Using the laparoscopic approach should not modify the indications for liver resections. This is particularly true for benign lesions. Cysts and hemangiomas are easily diagnosed and do not require resection, except for the rare symptomatic or doubtful cases. Our attitude in patients with benign hepatocellular tumors 23,24 includes resections of hepatic adenomas and conservative management of FNH if the diagnosis is certain. In our experience, FNH can be diagnosed on noninvasive imaging in 80% of patients and by a biopsy in 10%, with diagnostic resection required in only 10% (unpublished data). The use of laparoscopic liver resection did not change this approach and did not lead to the resection of more cases of FNH. We proposed resection to patients with symptoms, suspected adenoma, or HCC, or when a histologic diagnosis could not be made on biopsies.

Most of the indications for liver resections are malignant lesions, including metastatic disease, mostly of colorectal origin, and HCC. There is a debate about the specific risks of tumor seeding during laparoscopic surgery. Early attempts at laparoscopic resection of cancers were associated with high numbers of abdominal metastases, especially at port sites, but also in the peritoneal cavity. 25–28 The potential mechanisms for tumor seeding include direct contamination by technical errors and the role of the pneumoperitoneum, through hyperpressure, cell exfoliation, and cytokine activation. 27 More recent prospective studies ensuring proper oncologic surgery (“no-touch” technique, specimen bag, and abdominal wall protection) do not seem to confirm this trend. 29 Experimental animal studies comparing tumor cell implantation in the presence of CO2 pneumoperitoneum, gasless laparoscopy, or laparotomy have reported conflicting results and usually fail to reproduce the clinical situation. 30 However, the fact that immune response is better preserved after laparoscopy than open surgery seems established. 31 In this series, the laparoscopic approach was used to treat 12 patients with malignant disease, including HCC and noncolorectal metastases. There were neither detectable port-site or intraperitoneal metastases, nor unusually early tumor recurrences.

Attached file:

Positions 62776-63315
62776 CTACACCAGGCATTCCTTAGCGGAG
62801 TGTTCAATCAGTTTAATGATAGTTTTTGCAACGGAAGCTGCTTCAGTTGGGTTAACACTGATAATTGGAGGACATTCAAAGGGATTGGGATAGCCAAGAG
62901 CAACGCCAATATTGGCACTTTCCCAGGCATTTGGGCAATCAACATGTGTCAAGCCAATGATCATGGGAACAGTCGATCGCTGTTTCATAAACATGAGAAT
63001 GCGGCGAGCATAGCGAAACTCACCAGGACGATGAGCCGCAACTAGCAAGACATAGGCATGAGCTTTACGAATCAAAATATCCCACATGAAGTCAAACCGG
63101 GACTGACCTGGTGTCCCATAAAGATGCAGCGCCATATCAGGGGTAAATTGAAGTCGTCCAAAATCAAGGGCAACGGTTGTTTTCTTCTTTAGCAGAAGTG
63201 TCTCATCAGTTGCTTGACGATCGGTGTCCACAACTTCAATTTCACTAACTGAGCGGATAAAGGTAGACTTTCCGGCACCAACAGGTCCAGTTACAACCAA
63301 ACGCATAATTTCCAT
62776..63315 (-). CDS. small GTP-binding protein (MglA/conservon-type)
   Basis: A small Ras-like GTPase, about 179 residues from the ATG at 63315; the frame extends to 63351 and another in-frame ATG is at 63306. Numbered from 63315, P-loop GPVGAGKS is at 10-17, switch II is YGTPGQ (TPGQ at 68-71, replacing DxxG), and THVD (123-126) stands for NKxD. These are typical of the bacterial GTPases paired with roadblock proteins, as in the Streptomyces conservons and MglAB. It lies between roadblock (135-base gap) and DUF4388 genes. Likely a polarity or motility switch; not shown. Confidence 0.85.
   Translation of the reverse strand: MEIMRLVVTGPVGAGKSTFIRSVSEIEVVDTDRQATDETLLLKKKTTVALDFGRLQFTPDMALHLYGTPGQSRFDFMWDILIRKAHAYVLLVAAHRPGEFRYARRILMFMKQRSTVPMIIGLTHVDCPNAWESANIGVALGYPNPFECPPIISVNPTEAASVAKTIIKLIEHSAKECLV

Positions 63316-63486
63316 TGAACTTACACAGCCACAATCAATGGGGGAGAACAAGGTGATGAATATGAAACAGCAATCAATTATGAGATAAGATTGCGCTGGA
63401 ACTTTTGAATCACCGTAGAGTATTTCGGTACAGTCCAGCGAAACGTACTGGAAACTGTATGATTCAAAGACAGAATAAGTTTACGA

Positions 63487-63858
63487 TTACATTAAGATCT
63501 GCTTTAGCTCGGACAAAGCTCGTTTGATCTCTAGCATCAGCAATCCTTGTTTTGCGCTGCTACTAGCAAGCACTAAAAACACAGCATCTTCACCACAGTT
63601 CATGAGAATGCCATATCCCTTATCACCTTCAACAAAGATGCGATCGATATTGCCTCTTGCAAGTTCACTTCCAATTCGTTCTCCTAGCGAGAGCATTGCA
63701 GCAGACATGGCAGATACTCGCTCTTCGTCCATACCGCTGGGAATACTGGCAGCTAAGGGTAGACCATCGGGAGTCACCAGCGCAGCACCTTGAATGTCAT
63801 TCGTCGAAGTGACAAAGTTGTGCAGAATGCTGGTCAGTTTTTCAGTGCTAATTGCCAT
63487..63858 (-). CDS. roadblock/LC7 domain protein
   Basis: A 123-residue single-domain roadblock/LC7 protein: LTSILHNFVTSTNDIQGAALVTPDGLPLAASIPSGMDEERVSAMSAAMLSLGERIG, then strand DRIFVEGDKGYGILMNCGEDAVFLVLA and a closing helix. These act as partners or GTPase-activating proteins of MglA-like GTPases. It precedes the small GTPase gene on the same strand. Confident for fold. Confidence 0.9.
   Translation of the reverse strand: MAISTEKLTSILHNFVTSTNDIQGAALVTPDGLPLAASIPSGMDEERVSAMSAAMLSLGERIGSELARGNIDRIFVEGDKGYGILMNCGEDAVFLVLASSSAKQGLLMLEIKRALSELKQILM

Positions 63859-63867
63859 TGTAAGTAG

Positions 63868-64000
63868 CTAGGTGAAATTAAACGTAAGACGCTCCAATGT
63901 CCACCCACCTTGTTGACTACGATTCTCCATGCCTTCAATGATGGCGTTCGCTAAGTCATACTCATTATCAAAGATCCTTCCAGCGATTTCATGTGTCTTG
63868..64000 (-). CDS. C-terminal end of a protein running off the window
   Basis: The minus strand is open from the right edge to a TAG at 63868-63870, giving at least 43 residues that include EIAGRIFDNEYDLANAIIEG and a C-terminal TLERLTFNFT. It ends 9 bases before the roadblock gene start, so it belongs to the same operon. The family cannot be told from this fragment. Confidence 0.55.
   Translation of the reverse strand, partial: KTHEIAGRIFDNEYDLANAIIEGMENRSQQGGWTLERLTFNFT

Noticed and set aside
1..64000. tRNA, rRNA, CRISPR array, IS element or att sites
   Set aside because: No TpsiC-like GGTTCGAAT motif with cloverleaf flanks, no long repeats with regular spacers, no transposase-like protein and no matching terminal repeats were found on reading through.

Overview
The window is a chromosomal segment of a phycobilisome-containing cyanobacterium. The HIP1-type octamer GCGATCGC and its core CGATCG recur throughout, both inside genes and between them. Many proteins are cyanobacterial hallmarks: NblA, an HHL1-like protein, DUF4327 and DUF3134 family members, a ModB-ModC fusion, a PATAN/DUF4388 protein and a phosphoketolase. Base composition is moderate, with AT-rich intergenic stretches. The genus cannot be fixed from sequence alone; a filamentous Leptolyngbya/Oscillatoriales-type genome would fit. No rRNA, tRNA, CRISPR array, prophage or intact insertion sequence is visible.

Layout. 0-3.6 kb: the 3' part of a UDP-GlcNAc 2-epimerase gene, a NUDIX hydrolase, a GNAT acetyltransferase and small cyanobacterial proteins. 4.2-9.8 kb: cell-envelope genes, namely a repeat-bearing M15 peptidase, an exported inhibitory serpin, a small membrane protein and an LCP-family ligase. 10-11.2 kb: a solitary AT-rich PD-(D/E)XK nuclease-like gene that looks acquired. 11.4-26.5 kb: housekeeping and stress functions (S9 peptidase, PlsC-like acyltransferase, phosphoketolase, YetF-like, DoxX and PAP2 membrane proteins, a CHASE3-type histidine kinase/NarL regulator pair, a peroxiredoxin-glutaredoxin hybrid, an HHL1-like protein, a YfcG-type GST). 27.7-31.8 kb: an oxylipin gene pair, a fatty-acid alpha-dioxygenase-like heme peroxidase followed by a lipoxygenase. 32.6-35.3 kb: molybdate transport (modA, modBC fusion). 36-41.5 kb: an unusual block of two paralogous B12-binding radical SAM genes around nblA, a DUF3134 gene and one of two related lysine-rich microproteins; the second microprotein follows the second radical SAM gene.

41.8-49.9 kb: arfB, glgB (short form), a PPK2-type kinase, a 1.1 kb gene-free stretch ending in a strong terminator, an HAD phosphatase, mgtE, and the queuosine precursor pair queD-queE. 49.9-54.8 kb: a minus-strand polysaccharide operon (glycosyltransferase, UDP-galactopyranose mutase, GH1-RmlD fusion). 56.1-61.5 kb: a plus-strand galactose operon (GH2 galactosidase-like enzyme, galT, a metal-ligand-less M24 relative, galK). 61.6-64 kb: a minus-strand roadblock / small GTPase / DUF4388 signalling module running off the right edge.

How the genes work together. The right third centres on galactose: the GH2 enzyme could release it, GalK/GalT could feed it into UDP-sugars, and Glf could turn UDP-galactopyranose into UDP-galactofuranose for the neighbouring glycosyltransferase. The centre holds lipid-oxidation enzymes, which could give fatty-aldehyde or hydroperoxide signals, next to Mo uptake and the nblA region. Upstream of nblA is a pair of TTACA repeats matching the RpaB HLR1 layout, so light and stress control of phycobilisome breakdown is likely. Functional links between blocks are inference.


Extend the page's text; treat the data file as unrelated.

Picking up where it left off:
The aim of laparoscopic resection in cirrhotic patients was to reduce postoperative complications. Liver resections, even the most minor ones, in cirrhotic patients carry a high risk of complications. The main complication is decompensation of cirrhosis, with the development of ascites, jaundice, and encephalopathy. 32–36 Only one of eight patients, all of whom had at least one segment resected, developed mild and transient ascites, and another one had transient jaundice. These results were obtained in Child A patients with superficial tumors, but interestingly six of the eight patients had portal hypertension, as attested by the presence of esophageal varices. Portal hypertension is a major risk factor for the development of postoperative decompensation after open resection. In the study by Bruix et al 36 on Child A cirrhotic patients undergoing open resection for limited HCC, 59% of 29 had at least one sign of postoperative decompensation. The main predictor of postoperative decompensation was the presence of portal hypertension, with a 73% rate of ascites. This is also our experience with open resection, which we hesitate to perform in patients with esophageal varices. The laparoscopic approach might offer an improvement, as has been suggested by several reports. 4,6,8,12 A possible reason is the preservation of the abdominal wall, which avoids interruption of large collateral veins and the exposure of abdominal viscera, with the dual benefit of less need for fluid infusion and improved reabsorption of ascites. These results require confirmation in larger numbers of patients.